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Reading Groups

The Saint Louis University Department of Philosophy offers a number of reading groups that run continuously throughout the academic year. They are organized by SLU faculty around topics of current interest.

Epistemology Reading Group

The Epistemology Reading Group meets to discuss recent work and work in progress in epistemology.  For more information about the group, including announcements regarding current topics and readings, as well as meeting times and places, please contact Joe Salerno, Ph.D. at

History and Philosophy of Science Reading Group

Kent Staley, Ph.D., leads this interdisciplinary group for anyone whose interests are in the scientific and philosophical developments and problems of a particular historical period or setting, the conceptual or foundational issues of a particular science, or general philosophical problems relating to any aspect of the scientific enterprise. The group is a cooperative venture between faculty and graduate students. Activities include discussions of readings, presentations of papers, invited speakers, tutorials on topics of interest, and anything else the group decides is a good idea. For details and meeting times, contact Kent Staley at

Aquinas’ Commentaries on the Pauline Epistles

In this reading group, we will read and discuss some of Aquinas’ commentaries on the Pauline epistles, because they are philosophically rich but generally neglected by philosophers. We will begin with his commentary on Philippians, and the hope is that we can get through his commentary on Romans before the end of the fall 2023 term. There is no book to buy for this reading group because the commentaries are available in Latin and English on this site: Please contact Jacob Huls ( if you are interested in being part of this group, so that you can be added to the list serve for the group.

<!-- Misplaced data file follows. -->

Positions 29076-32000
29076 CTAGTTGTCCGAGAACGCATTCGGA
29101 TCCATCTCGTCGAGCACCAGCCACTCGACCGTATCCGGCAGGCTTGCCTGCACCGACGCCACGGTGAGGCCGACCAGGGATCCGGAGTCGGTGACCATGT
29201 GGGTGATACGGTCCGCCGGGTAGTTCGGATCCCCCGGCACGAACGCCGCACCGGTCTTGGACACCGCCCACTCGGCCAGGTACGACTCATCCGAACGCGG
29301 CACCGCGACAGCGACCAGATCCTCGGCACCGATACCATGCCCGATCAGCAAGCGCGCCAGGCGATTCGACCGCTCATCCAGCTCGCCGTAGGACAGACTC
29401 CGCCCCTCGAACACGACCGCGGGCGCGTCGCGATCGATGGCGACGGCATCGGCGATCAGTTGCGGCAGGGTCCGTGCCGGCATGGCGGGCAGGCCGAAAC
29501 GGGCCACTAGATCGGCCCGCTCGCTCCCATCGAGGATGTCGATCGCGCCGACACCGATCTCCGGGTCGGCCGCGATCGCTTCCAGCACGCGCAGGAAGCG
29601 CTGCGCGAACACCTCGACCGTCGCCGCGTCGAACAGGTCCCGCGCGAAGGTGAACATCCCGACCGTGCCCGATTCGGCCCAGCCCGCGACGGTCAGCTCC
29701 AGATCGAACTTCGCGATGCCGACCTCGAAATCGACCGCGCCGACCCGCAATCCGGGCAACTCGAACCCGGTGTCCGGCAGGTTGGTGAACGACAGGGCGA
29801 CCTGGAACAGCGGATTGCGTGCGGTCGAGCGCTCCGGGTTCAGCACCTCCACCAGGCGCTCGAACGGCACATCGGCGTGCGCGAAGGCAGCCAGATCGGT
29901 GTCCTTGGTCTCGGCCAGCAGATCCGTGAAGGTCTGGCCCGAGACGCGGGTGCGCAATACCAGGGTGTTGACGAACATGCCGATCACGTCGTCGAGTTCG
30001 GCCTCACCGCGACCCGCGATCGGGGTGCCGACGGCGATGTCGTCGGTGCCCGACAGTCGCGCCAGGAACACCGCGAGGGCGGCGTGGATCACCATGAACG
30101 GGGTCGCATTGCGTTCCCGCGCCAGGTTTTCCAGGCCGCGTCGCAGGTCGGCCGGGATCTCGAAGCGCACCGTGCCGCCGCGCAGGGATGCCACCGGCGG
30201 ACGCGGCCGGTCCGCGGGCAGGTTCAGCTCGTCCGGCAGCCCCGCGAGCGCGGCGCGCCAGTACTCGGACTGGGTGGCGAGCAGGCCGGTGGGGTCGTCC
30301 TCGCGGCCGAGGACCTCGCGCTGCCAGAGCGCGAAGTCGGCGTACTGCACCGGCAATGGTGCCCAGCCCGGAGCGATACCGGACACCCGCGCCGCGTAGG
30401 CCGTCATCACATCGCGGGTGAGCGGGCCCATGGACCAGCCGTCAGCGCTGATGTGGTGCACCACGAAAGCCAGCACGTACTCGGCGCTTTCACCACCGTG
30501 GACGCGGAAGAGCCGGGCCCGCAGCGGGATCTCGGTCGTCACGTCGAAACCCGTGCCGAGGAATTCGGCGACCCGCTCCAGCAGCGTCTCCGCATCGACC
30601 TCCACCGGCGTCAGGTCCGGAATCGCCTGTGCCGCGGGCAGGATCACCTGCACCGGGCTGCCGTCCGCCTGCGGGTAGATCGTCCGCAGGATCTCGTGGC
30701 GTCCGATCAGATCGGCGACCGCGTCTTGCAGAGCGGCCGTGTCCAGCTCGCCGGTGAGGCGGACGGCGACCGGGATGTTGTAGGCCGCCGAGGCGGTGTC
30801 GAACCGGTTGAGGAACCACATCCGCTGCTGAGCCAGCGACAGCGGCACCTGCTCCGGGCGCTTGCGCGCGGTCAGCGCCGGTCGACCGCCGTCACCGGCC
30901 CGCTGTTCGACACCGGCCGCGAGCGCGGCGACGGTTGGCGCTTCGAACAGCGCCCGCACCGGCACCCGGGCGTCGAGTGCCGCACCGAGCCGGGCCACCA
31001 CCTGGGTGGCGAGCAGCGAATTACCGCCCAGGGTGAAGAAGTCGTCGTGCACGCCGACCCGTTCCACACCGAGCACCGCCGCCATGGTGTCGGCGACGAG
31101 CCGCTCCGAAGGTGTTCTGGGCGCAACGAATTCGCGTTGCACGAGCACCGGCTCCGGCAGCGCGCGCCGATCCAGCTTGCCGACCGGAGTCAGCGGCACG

Medieval Latin Reading Group

The Medieval Latin Reading Group provides an informal setting for graduate students to maintain and improve their Latin skills. The prerequisite for participation in the group is one year of formal coursework in Latin grammar or the equivalent.

The group convenes online using Fuze video conferencing software and is attended by faculty and graduate students from several universities in the St. Louis/Chicago area.

The expectation is that students who are writing (or are planning to write) a dissertation in medieval philosophy will participate but the group is by no means restricted to medievalists. Anyone interested in gaining both greater facility in reading Latin philosophical texts and increased familiarity with a range of topics and thinkers in the history of medieval philosophy is welcome. For details regarding texts and meeting times, contact Susan Brower-Toland at